Prayers of Protest: The Resistance for our Ancestors at the Knoll Burial Site

Tiny - Posted on 23 August 2011

Jasmine Syedullah/PNN Indigenous Peoples Media Project

(image courtesy of Bradley Stuart /

At today’s “Save the Knoll Ohlone Burial Site BBQ and Gathering” Charlene Sal, Director of the Confederation of Ohlone People, called out an amplified request, “All I ask is, for the sake of the ancestors, pay attention”. Her calm yet insistent voice rang as unshakable as a bell through a still circle of native and non-native people gathered on a cool Santa Cruz afternoon to save something sacred.

“If you don’t think you know me you do,” Charlene said. “Maybe its today that we’ll meet for the first time, and maybe we met a hundred years ago. It’s not for me to say. But what I do know for absolute sure is that the ancestors called us here today right now to reunite. What I do know is that they’re asking for your protection…”.

The language of calling always hits me somewhere rebellious in my preacher’s daughter knee-jerk rejection of all things divinized. But as I listened closer, what I heard her saying was that we were being called not just to this Grant Street Park, not just to this informal informational gathering for BBQ and brainstorming creative ways to stop KB Home, a Fortune 500 company headquartered in Los Angeles, from disrespecting the Ohlone burial site and village by disrupting the dead and erecting a housing development on sacred Ohlone land. Charlene was asking us to pay attention to the fact that we were being called to a different way of activism, a different vision for protest. None of the nearly 50 people gathered on the green field of the sun soaked park appeared to be strangers to the brandishing of signs and chanting of slogans so familiar to the scene of workers strikes and antiwar rallies. These women were clearly inviting us to engage in still another kind of collective action.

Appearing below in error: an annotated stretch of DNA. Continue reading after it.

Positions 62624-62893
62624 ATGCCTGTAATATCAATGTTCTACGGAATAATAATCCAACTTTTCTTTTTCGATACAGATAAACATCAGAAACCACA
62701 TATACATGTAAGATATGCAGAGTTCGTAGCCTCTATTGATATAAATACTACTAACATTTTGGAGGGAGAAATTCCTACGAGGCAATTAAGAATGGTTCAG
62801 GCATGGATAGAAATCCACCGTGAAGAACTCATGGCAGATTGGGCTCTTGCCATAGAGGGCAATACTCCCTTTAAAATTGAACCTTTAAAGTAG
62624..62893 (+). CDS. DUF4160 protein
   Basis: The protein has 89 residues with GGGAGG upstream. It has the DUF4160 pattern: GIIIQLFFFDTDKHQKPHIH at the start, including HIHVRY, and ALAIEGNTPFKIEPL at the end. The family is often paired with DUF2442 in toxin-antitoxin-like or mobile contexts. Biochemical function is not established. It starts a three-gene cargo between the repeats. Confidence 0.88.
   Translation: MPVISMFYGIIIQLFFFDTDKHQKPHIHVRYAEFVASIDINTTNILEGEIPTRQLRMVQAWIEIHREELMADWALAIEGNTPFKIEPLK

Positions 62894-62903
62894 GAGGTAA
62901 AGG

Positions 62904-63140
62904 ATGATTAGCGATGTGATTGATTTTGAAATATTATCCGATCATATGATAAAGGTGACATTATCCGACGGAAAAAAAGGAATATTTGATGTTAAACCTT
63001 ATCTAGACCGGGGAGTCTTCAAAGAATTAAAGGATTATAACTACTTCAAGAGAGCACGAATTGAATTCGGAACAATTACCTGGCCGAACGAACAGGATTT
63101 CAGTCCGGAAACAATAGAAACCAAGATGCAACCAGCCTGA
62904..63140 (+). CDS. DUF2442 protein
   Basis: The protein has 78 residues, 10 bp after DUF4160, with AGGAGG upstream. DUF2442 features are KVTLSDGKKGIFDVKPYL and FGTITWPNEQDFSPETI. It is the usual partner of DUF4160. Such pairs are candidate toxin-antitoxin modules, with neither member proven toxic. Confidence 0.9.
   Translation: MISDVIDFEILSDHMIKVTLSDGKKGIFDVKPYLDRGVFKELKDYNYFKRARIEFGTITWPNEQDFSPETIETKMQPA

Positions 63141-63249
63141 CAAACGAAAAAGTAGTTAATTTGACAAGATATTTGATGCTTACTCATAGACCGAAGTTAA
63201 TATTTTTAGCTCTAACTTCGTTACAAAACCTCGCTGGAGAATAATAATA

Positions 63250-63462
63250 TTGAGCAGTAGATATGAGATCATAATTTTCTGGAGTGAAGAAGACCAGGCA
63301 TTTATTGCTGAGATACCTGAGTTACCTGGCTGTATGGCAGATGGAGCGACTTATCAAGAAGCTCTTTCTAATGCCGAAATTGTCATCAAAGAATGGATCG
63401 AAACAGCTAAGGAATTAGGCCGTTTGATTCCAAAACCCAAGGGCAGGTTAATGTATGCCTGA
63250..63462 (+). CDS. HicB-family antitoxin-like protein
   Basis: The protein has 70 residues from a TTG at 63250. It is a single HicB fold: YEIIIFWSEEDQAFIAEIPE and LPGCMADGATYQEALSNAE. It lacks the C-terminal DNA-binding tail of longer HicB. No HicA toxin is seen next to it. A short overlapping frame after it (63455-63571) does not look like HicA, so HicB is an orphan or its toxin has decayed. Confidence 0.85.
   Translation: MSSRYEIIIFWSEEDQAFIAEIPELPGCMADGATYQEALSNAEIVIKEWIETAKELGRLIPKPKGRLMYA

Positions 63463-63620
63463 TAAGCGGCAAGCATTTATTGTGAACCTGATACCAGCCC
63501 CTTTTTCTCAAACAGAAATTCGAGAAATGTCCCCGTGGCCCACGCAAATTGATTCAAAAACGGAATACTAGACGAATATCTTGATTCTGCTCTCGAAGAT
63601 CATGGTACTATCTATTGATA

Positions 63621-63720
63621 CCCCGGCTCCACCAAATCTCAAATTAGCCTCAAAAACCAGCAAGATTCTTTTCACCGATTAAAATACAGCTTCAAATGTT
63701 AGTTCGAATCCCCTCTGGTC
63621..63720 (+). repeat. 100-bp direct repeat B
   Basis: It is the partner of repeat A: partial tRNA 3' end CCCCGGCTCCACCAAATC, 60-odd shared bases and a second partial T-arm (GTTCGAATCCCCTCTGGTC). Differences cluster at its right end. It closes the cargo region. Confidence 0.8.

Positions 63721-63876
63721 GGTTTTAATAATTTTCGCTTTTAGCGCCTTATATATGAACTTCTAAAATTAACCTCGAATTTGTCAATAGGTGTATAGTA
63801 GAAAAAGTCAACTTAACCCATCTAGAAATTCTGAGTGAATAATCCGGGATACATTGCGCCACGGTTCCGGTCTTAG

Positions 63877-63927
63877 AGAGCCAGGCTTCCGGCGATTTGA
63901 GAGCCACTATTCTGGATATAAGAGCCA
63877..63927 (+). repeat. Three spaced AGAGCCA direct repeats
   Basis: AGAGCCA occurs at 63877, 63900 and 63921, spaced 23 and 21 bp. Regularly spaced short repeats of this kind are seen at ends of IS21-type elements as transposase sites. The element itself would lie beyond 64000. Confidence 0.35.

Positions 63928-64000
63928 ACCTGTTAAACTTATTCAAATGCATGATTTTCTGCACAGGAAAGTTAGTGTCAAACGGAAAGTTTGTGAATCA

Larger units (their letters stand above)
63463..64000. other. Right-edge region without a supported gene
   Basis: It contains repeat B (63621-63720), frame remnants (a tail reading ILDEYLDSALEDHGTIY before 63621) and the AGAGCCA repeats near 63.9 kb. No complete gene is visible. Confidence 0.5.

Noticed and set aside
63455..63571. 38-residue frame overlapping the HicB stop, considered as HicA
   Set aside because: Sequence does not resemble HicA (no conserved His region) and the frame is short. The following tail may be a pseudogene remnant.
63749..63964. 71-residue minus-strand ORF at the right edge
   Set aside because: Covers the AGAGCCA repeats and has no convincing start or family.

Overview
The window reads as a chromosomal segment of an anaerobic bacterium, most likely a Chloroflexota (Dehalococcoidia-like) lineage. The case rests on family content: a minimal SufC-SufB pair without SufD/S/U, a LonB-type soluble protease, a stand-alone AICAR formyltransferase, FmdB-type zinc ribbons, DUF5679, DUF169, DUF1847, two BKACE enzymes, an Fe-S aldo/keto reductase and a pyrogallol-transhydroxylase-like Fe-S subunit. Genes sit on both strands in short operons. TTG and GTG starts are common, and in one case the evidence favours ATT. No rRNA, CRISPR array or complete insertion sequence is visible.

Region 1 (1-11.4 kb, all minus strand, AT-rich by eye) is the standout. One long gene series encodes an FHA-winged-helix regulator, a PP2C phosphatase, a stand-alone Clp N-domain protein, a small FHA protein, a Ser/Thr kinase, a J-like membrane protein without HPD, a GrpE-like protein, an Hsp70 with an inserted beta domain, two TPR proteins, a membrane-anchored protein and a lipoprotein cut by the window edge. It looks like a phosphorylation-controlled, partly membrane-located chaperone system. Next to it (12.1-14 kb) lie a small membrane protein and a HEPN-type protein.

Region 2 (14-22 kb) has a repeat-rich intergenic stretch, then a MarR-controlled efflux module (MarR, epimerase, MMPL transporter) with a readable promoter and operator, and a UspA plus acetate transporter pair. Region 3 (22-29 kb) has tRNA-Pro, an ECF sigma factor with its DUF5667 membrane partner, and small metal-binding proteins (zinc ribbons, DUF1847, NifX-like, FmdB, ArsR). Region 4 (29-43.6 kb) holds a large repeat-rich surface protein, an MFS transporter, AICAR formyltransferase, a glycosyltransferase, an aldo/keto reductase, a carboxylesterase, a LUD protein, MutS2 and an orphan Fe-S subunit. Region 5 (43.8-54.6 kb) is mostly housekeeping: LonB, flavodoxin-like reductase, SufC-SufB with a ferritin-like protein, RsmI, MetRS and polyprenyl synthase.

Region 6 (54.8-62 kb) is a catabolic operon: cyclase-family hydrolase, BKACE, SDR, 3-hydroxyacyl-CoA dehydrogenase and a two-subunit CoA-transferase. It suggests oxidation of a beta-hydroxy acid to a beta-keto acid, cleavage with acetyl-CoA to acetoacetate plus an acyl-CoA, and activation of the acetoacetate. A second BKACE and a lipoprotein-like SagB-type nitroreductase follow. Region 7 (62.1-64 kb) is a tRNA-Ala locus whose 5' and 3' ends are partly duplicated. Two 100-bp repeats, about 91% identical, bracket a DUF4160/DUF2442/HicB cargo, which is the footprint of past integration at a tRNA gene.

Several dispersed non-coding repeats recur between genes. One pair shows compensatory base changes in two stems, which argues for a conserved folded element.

“Our society is so absent of the sacred” elder Anne Marie Sayers explained, the closest identified relative of the small child whose body was unearthed by a development crew at the Branciforte Creek site on August 2nd. The disruption of more burial sites was planned to resume tomorrow, August 22, but has been delayed for now, for reasons unknown. The contract allowing KB Homes to continue with the housing project still has yet to be broken. Though the City of Santa Cruz knew of the presence of sacred land at this site they have permitted KB Homes to proceed. Though KB Homes knew of the presence of sacred land before they purchased it they have proceeded to demolish the site and uproot a native child from the land in order to build seven homes, a road and a driveway.

Ms. Anne Marie Sayers was asked by one of the lead organizers of the Save the Knoll Campaign to share with the group gathered there in support what the significance of the burial site is to her and her people.